- The Washington Times - Wednesday, February 5, 2020

House Republicans scolded FBI Director Christopher A. Wray for what they characterized as a feeble response to a damning report about the bureau’s bungling of a surveillance warrant application for Trump campaign aide Carter Page.

In his first congressional appearance since the blistering report by Justice Department Inspector General Michael E. Horowitz, Mr. Wray tried to reassure lawmakers the FBI had changed since late 2016 and 2017.

That’s when, in a bid to obtain a Foreign Intelligence Surveillance Act warrant on Mr. Page, FBI officials withheld and doctored evidence, according to the Horowitz report.

“The failures highlighted in that report are unacceptable — period,” he told the House Judiciary Committee. “They don’t reflect who the FBI is as an institution and they cannot be repeated.”

Mr. Wray insisted he had “gone above and beyond” to provide “accountability” and “rigor,” including making more than 40 changes to the FBI’s FISA policies and procedures.



That wasn’t good enough for GOP lawmakers on the panel. They rebuked the FBI director for not taking stronger disciplinary measures against officials who botched the Page warrant application.

“You used the word ‘unacceptable.’ I would think you would find a stronger word for what has happened by the actions of people who sullied the reputations of every decent person at the FBI and disgraced the agency you now head,” said Rep. Tom McClintock, California Republican.

“I’m terribly disappointed you can’t summon the outrage to put it in stronger words than ‘this is unacceptable and doesn’t represent the FBI,” he said. “Unfortunately at the moment, it does represent the FBI or at least the leadership of the FBI. You were appointed to clean things up.”

Rep. Jim Jordan, Ohio Republican, accused Mr. Wray of downplaying the gravity of the inspector general’s findings, chiding Mr. Wray for calling the report “constructive criticism.”

“I’m concerned you’re not taking this seriously enough,” Mr. Jordan said. “Are you taking it serious enough, Director Wray?”

The FBI director repeatedly tried to assuage lawmakers that any employee who bypasses the rules will be held accountable. He said agents involved in the Page probe have been referred to the FBI’s Office of Professional Responsibility for possible disciplinary action.

Mr. Wray said even some bit players in the investigation had been referred to the Office of Professional Responsibility in an abundance of caution.

Republicans remained skeptical.

“I don’t trust your agency anymore,” Mr. McClintock said. “You have lost the trust of an awful lot of Americans.”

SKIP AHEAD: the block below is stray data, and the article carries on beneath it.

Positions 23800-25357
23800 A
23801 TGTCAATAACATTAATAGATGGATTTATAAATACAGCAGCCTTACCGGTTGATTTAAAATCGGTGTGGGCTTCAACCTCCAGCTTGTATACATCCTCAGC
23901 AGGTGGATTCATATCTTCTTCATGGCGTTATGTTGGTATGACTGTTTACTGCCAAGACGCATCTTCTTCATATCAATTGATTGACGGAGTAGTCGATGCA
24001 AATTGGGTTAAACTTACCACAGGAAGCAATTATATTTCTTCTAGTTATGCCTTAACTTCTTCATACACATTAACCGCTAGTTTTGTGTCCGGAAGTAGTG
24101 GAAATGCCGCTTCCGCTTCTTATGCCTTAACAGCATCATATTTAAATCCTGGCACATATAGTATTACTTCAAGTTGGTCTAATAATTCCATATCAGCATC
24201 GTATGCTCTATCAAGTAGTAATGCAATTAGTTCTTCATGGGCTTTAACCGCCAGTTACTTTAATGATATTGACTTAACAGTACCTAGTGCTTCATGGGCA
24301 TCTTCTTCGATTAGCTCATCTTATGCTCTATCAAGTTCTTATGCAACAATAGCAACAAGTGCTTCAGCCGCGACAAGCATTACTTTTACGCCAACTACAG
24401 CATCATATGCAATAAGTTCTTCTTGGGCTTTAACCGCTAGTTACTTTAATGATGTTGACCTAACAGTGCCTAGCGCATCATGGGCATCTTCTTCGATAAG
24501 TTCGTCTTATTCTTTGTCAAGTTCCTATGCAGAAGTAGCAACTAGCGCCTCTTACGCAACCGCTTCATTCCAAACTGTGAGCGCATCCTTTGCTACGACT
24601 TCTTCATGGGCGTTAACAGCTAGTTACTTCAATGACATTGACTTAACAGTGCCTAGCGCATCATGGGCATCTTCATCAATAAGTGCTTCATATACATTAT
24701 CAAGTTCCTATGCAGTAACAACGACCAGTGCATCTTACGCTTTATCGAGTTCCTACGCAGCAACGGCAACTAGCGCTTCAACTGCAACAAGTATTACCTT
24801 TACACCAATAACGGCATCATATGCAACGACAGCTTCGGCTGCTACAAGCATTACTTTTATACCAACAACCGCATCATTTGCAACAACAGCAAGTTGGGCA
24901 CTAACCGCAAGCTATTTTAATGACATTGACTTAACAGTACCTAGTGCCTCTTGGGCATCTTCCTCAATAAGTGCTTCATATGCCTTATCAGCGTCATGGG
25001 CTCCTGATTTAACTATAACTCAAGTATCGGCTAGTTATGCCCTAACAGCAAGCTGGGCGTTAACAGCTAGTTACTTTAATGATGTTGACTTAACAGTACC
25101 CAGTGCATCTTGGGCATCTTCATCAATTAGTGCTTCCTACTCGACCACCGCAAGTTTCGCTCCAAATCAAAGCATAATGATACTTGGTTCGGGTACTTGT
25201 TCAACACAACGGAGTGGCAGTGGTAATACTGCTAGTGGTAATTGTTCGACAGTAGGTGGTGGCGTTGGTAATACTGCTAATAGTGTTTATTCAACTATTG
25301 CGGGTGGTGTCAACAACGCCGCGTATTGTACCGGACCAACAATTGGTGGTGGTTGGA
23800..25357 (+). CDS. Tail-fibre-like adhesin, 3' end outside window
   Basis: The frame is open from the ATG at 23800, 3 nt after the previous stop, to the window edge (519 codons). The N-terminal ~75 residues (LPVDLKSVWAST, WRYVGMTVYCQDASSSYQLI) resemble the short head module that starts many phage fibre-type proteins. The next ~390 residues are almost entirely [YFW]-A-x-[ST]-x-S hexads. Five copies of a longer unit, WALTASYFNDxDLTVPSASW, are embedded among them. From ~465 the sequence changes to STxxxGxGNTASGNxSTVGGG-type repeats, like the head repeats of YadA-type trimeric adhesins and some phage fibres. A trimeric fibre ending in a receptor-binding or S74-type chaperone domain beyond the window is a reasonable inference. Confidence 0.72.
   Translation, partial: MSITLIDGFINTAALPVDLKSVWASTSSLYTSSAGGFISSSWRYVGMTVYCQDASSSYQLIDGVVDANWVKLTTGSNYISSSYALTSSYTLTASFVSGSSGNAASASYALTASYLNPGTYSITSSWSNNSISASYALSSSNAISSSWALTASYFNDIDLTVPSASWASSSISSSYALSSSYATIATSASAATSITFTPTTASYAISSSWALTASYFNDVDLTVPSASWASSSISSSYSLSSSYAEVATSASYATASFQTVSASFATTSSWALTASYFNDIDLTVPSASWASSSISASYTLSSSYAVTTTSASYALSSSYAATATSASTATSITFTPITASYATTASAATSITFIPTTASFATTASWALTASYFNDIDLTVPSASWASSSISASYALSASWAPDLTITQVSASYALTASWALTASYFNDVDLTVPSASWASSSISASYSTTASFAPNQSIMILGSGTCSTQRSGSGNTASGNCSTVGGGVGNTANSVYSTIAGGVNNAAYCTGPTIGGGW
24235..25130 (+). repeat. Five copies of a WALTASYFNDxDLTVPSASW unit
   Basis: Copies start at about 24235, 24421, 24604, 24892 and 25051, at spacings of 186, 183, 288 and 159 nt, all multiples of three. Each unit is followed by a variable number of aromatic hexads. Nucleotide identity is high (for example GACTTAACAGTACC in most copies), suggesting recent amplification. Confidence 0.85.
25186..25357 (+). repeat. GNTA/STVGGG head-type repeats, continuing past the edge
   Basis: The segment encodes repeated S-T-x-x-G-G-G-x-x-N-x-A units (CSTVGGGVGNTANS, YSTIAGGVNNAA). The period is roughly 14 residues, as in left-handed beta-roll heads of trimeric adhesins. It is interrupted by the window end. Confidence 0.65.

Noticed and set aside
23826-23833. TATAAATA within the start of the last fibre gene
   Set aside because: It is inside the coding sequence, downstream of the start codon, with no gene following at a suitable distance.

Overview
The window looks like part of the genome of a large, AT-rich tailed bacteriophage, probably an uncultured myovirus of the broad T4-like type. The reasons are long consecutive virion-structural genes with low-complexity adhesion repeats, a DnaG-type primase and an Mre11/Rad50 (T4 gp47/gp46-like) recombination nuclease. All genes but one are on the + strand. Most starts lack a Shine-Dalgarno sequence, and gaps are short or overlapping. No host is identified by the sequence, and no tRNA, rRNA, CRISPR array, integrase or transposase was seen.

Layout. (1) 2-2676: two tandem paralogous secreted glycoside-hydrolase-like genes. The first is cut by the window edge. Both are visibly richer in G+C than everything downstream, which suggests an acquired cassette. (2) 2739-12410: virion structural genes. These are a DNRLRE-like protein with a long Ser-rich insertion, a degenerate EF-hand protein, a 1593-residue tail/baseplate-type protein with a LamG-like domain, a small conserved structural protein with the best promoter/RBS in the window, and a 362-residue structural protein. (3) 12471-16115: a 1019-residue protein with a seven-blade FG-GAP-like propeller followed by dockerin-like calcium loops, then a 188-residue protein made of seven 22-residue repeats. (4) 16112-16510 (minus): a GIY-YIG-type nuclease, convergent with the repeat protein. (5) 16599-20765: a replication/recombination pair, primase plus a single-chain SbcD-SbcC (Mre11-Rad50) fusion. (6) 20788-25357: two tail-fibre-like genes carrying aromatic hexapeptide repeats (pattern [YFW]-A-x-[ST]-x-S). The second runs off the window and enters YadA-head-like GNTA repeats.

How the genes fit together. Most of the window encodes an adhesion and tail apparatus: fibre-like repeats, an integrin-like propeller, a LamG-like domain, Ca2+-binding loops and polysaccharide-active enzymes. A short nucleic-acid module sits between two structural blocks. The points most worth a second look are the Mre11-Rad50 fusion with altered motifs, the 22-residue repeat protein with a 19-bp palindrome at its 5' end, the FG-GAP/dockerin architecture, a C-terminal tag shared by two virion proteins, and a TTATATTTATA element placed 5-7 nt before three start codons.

Democrats mostly sidestepped the FISA controversy at the hearing, instead grilling Mr. Wray about whether he had been asked to open investigations that would politically benefit President Trump.

House Judiciary Chairman Jerrold Nadler, New York Democrat, said he was concerned that after the Senate’s impeachment vote was over, Mr. Trump would seek revenge investigations of former Vice President Joseph R. Biden, his son Hunter and former National Security Adviser John R. Bolton.

Mr. Wray would not directly answer the question, saying the FBI would only open investigations “based on the facts and the law and proper predication.”

“My commitment to doing things by the book includes not talking about whether or not a particular investigation does or does not exist,” he said. “You shouldn’t read anything into that. That’s not a hint that anything is happening. I just don’t think that’s a question I can responsibly answer if I’m going to be faithful to my commitment to doing things by the book.”

Democrats also pressed Mr. Wray about the FBI’s efforts to protect against foreign meddling in the 2020 election. Mr. Wray said the FBI has not seen efforts by Russia to target election infrastructure as it did in 2016, though Russia’s disinformation campaigns have remained ongoing since the last presidential election.

The FBI is seeing false personas, fake media accounts and social-media posts to spread fake news to push Russian interests, he said.

Stopping the Russian influence campaigns poses a unique First Amendment challenge to the FBI because it is not “the truth police,” Mr. Wray told the panel.

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